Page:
It was always gonna be tough for the Raptors to match the high of the pre-game festivities on Wednesday night with their on-court play against the Clippers. Kawhi Leonard receiving his ring from Kyle Lowry, after a stirring and perfectly executed video tribute was almost guaranteed to be the highlight of the evening.
And man — did the Raptors and their game ops crew ever do that part right. From the standing ovation Leonard received upon emerging from the tunnel, to the wonderfully produced montage, all the way up to the light-lowering and fluorescent retracing of Leonard’s steps on the road to making the Sixers weep — the touch was deft, the eyes in the house misty. There’s almost no way the rest of the night wasn’t going to bring with it a slight come-down.
Board Man got his ring pic.twitter.com/NzUZgLM886— Toronto Raptors (@Raptors) December 12, 2019
The hope was that it wouldn’t be a full on crash-landing into the sea. But save for about 18 minutes of the Good Raptors, that’s kind of exactly what the 112-92 loss to Leonard’s Clips was.
It didn’t begin that way. Throughout the first quarter, the Raptors looked very much up to the task of taking down Leonard’s new, title-favourite team. With OG Anunoby playing like a freshly ripped BeyBlade, and the Raptors geeked up to throw double teams Leonard’s way at any opportunity, the Raptors strung together what was probably their best quarter since forty-piecing the Jazz in the first half last 10 days ago.
“I thought we came out pretty revved up and executing really well,” said Nurse of Toronto’s 32-27 first quarter edge. “I thought we were really flying around out there and I thought it looked like it was gonna be a hell of a ball game.”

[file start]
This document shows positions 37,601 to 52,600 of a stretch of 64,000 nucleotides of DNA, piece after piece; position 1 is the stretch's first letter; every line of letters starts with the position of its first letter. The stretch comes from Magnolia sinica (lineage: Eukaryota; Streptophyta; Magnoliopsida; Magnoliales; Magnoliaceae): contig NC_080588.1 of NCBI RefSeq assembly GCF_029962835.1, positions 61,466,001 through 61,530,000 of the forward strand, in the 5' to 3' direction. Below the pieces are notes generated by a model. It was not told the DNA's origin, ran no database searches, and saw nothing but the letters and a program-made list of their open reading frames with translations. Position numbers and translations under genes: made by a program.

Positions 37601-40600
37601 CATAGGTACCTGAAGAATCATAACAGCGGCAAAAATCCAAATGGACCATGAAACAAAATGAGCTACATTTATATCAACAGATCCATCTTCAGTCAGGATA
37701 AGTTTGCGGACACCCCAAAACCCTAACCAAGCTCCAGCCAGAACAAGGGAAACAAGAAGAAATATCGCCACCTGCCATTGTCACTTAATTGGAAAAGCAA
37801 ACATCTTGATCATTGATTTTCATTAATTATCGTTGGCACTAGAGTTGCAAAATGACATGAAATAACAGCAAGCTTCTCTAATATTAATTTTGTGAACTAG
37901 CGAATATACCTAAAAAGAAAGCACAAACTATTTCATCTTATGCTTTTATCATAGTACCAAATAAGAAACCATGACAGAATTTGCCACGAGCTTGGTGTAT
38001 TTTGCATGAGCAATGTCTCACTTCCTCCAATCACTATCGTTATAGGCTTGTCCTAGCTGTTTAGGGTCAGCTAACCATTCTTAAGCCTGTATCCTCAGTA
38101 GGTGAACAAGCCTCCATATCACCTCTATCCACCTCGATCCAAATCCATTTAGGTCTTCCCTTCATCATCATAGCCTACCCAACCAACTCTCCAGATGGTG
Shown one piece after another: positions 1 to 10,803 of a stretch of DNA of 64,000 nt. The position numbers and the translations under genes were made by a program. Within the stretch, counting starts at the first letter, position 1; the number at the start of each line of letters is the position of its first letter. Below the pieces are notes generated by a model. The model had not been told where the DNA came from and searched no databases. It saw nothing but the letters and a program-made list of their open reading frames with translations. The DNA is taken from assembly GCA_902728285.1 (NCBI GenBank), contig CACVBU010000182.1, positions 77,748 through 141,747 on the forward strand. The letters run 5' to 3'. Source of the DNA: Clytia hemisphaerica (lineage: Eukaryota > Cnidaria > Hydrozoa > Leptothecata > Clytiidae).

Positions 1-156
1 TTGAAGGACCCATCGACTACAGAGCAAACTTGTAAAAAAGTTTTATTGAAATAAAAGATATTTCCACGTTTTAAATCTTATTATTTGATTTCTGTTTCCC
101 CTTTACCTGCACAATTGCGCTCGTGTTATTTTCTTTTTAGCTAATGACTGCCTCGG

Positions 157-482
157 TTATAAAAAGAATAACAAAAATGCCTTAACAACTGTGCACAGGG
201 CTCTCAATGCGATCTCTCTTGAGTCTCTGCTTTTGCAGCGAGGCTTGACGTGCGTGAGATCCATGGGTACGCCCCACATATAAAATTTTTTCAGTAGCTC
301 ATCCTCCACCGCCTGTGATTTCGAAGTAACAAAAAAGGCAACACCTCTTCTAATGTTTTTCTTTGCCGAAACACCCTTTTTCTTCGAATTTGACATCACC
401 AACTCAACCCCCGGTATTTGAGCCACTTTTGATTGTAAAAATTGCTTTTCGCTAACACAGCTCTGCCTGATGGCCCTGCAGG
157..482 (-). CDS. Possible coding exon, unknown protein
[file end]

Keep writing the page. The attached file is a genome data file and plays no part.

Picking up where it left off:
In spurts, it was one. But those spells of competitive tension were interspersed with long Toronto lulls, far too reminiscent of their worst stretches from the past week or so.
Toronto’s made its name on flummoxing opposing superstars all season. Thing about the Clippers is, they’ve got two, as Raptors fans well know. Into the second quarter, Leonard grew more comfy passing out of Toronto’s traps. But instead of a Damian Lillard-like situation where the escape valve leads to crummy role players, Leonard’s outlet is Paul George. When it’s not George, it’s the Lou Williams-Montrezl Harrell duo. Guarding all of those primary ball-handlers is tough enough in single coverage; scrapping and rotating to get in their face just seems bloody tiring. As the Clippers piled up 37 second quarter points to Toronto’s 14, the limits of Nick Nurse’s in-your-face schemes came into focus. It’s not crazy to credit the Raptors’ 25 percent clip from the floor in the frame to the tired legs that come with chasing stars all over the floor as well.
“We went through a really dry spell offensively and it deflated us, I think, all the way through the second quarter and into the half,” Nurse said.